In fact, there is an internal mechanism for redress within the CBP. There is an Internal Affairs division within the CBP which is headed by a director who is charged with significant oversight responsibilities and power. However, the internal unit was not given any real teeth to investigate or enforce internal regulations, so as to prevent corruption and/or impunity killings, until two years ago. By that time, scores of unarmed civilians were already being killed by agents and was quite prominently on CBP's radar of internal problems. For the same reason, it is perhaps not surprising that supervisors are unsure where to turn for these internal errors, mistakes or grievances, or simply dismiss the Internal Affairs unit as not being worthwhile.

“You see, the problem is that [Border Patrol] agents have a school-yard bully mentality,” one high-ranking Consulate official told teleSUR. “Problems like that happen not just some of the time, or sometimes, but virtually all of the time,” said a subordinate of the same official.

James Tomsheck was acutely aware of these problems we have learned thanks to the dissent and outspoken accounts recently given by the former director of CBP's Internal Affairs department.

Internal Dissent, Strife Surround Alleged Impunity, Rampant Corruption at CBP

Voices were raised, disagreements were laid on the table and views clashed during a tense, closed-door meeting between high-ranking CBP and Internal Affairs officials in April 2010. The issues were important ones after all, as one official questioned whether shooting deaths should be within the remit of Internal Affairs. The meeting, incidentally, occurred just months before Jose Antonio was killed.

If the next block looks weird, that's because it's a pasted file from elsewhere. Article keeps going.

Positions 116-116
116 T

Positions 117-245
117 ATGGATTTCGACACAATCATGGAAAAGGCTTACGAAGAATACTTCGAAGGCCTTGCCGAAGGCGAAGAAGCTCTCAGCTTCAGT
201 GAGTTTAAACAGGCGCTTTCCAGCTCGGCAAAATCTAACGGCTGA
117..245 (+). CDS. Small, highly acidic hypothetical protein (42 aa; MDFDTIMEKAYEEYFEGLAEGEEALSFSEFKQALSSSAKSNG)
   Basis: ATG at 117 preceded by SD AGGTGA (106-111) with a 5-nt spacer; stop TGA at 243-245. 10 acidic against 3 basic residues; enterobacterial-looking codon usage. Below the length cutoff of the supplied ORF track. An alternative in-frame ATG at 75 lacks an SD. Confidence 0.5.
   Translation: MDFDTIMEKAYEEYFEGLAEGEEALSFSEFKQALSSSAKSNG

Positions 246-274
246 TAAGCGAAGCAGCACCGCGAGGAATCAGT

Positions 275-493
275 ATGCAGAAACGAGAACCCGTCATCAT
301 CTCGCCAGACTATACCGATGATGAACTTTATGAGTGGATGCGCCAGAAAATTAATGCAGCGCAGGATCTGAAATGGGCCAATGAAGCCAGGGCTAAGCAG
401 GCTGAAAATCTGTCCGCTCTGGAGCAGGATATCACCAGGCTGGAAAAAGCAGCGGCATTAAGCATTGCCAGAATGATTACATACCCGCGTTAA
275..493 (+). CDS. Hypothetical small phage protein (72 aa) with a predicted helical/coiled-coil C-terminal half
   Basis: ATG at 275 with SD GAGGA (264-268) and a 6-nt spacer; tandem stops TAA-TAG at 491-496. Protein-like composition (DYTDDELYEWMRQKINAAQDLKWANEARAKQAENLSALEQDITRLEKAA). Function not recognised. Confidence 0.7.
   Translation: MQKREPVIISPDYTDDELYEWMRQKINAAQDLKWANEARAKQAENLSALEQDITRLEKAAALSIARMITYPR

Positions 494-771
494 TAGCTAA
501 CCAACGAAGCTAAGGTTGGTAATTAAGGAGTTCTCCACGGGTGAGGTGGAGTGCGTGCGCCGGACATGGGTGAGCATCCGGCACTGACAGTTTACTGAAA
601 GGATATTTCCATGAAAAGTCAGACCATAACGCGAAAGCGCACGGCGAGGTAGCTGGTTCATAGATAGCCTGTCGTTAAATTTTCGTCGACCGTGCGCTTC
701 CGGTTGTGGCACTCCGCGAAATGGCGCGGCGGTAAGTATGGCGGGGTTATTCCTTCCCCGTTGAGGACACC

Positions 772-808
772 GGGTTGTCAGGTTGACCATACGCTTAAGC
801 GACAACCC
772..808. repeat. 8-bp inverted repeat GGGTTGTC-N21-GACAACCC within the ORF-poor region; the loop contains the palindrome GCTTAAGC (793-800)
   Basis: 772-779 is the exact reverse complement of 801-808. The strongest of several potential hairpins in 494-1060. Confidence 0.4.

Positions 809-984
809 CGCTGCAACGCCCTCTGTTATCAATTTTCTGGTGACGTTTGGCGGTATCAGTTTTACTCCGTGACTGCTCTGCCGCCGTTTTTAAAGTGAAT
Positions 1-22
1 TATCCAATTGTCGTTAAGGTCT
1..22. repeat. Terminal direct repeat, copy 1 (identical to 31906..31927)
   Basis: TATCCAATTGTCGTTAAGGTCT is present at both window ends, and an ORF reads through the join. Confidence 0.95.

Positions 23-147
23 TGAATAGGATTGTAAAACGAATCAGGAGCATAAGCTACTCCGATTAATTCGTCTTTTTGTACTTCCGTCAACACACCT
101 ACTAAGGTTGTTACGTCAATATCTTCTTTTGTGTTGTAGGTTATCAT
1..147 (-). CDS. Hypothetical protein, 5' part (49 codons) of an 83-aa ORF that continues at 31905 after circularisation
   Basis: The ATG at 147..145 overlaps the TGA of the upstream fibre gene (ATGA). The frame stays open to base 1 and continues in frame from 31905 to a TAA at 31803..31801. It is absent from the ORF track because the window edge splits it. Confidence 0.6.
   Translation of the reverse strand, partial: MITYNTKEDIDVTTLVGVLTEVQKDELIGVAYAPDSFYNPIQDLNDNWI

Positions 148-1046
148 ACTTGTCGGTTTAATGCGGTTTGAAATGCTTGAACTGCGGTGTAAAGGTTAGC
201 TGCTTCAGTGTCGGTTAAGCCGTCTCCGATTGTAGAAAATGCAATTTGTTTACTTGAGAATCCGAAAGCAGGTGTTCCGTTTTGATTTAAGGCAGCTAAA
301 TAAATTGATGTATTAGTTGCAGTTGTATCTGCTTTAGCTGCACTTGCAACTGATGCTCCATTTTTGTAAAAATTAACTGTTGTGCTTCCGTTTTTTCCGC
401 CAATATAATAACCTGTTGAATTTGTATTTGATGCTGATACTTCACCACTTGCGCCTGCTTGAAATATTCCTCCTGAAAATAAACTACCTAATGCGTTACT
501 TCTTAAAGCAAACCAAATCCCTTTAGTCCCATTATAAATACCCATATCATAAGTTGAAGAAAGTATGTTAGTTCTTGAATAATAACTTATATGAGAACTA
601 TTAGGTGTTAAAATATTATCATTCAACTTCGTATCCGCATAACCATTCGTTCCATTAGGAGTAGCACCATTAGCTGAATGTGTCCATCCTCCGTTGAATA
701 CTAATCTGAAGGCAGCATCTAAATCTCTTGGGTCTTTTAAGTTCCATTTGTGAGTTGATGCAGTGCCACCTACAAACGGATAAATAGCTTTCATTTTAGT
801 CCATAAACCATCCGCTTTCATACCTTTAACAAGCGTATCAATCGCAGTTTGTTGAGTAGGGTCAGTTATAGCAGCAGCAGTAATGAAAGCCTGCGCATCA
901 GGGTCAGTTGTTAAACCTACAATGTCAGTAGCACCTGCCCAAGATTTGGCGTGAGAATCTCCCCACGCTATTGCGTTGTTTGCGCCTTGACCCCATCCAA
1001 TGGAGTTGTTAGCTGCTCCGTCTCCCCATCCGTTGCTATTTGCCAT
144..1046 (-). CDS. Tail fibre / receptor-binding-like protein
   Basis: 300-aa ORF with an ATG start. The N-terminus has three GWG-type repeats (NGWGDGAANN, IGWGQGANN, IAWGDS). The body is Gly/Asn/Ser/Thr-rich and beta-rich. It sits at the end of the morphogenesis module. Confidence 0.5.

On one end of the spectrum was James Tomsheck who argued in favor of a more expansive oversight role for the Internal Affairs department he headed. But his department was not authorized to conduct inquiries into the shootings until several years later, in October 2012.

According to James Wong, one of Tomsheck's deputies during his tenure, senior CBP officials “did not want an independent internal affairs, they wanted someone who would do what they wanted to do,” he said to the Center for Independent Reporting (CIR). Both Tomsheck and the now retired Wong have spoken to the press in the wake of what many perceive to have been a demotion of Tomsheck, who was re-assigned out of the Internal Affairs department of the CBP this past June.